In February 2015, in what appears to be the first of its kind, a judge in Buenos Aires awarded a transgender woman a public pension in recompense for harms wrought upon her “as a result of the discrimination and the institutional violence—of a general, constant, and direct nature—permitted by an absent state and promoted by police officers” (sq4291833C1G.N.B. v. GCBA). The judge, Victor Trionfetti, ordered the City of Buenos Aires to pay the woman, identified as Ms. G. (Sra. G.), a monthly allowance equivalent to the minimum living wage, which in 2015 was $4,716 pesos. Ms. G., who was sixty-one at the time of this ruling, had expressed a female gender identity from an early age and left home at nine. She had been raped and tortured by police and prison guards on numerous occasions, had been denied care...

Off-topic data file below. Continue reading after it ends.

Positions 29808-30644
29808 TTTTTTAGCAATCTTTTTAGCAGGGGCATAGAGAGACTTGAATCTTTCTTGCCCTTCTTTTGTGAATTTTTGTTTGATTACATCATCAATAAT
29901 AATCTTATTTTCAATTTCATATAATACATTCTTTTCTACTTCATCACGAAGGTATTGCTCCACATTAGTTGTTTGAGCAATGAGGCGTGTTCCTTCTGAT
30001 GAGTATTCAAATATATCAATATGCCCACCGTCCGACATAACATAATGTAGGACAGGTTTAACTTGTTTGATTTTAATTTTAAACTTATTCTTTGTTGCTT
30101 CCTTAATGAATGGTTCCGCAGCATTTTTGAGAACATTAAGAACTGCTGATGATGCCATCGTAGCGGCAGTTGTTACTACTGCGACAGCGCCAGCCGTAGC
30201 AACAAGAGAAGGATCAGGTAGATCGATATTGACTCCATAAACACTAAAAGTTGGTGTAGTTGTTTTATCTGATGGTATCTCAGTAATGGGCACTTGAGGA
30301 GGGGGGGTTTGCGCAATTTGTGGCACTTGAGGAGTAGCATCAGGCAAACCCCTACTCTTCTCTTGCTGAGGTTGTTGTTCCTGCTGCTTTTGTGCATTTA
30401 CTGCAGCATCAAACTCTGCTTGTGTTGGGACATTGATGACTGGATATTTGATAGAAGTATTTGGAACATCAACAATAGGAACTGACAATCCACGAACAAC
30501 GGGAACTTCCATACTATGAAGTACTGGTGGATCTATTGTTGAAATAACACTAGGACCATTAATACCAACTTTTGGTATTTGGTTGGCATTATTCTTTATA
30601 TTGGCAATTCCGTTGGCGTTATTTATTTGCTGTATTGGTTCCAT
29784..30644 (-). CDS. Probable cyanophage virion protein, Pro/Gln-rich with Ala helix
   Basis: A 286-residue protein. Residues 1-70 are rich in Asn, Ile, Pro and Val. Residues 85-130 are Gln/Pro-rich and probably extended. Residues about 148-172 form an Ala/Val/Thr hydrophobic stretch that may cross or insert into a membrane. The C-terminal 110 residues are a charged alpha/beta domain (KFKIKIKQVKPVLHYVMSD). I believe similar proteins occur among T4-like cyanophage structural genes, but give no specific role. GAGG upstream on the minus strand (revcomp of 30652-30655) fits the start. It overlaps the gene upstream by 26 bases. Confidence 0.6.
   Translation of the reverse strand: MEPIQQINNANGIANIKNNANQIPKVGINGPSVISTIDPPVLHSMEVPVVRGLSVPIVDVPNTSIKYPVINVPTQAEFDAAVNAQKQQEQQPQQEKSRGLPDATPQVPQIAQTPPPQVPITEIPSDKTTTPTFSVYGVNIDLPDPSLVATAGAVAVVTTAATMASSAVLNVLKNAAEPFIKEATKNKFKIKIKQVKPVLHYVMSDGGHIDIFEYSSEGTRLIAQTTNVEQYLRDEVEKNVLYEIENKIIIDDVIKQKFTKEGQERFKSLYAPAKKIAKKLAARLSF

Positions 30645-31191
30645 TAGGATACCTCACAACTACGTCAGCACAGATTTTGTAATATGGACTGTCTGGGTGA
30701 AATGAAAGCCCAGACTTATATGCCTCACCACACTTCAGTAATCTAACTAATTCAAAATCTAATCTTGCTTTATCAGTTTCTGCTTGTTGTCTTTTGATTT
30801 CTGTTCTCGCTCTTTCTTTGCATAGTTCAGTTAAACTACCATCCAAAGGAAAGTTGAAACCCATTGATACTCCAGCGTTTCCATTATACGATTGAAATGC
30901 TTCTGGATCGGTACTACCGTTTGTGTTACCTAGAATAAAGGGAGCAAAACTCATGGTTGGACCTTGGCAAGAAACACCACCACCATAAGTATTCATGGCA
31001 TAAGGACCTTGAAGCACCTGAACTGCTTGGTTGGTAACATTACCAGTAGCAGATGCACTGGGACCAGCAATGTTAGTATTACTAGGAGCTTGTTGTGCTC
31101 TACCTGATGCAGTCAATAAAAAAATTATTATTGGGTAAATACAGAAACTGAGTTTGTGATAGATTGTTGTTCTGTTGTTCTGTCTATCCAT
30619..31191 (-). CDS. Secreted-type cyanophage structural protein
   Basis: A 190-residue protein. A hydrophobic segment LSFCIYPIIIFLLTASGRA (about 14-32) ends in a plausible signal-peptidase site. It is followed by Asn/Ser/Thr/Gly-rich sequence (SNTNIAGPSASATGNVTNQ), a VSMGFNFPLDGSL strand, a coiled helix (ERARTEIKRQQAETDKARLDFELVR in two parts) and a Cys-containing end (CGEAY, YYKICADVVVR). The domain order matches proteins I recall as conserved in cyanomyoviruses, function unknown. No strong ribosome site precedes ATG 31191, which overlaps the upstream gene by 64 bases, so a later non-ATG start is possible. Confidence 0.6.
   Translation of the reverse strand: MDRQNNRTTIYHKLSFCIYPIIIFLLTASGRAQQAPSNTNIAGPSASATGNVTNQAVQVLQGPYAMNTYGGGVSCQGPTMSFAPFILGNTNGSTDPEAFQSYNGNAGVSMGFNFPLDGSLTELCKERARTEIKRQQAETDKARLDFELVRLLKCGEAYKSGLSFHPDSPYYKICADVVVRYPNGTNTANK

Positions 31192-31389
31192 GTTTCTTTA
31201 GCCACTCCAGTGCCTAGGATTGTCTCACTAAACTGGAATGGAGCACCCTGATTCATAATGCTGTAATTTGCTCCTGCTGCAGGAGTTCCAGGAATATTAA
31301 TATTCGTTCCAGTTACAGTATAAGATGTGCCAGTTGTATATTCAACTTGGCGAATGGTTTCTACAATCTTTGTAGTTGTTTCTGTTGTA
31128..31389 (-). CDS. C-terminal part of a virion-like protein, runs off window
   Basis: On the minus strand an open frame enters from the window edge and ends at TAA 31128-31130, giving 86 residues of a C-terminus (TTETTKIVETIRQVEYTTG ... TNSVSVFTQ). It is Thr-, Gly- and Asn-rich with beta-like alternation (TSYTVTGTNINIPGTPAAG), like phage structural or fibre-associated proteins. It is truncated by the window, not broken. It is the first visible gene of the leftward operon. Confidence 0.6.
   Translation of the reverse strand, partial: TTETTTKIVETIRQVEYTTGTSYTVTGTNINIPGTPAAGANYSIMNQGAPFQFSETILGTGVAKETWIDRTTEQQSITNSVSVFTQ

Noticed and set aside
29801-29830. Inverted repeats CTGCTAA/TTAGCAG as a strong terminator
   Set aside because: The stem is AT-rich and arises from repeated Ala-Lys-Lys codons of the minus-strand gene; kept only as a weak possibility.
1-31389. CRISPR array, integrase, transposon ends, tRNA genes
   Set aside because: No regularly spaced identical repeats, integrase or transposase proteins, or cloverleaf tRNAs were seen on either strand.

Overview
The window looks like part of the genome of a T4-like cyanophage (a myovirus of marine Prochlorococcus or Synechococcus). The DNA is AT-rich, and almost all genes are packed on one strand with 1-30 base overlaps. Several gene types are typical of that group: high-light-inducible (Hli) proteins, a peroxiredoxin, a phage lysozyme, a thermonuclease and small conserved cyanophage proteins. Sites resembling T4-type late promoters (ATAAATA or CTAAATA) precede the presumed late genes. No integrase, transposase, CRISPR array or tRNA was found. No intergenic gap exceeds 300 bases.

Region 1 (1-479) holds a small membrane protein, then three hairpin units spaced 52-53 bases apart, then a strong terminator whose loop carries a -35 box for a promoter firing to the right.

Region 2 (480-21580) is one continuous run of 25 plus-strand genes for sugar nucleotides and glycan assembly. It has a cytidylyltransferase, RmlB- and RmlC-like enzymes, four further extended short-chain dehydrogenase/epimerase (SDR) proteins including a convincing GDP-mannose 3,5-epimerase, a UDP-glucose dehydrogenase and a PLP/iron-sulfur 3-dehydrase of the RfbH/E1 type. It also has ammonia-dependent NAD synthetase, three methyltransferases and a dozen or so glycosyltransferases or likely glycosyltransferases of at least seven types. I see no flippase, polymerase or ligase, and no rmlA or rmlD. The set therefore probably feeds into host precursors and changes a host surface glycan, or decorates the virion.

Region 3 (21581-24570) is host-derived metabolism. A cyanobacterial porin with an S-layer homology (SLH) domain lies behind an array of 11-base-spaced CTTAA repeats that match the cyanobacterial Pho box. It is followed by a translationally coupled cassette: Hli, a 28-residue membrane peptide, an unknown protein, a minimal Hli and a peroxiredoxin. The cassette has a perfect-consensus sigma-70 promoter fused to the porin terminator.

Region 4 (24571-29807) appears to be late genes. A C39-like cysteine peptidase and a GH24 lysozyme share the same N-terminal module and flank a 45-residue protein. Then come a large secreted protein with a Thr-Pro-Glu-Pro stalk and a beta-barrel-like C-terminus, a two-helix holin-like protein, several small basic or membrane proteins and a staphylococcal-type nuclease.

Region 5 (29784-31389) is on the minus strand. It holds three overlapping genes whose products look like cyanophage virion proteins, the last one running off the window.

G.N.B. v. the Government of the City of Buenos Aires, 2015
Francisco Berreta holds a JD from the University of Buenos Aires Law School, an LLB from the University of London, and a master's degree in law from Columbia University in New York. Prior to joining Human Rights Watch as the Columbia Law School David W. Leebron Fellow, he contributed to a handbook for parliamentarians on human rights, sexual orientation, and gender identity.
Francisco Berreta; G.N.B. v. the Government of the City of Buenos Aires, 2015. TSQ 1 February 2018; 5 (1): 121–142. doi: https://doi.org/10.1215/23289252-4291833
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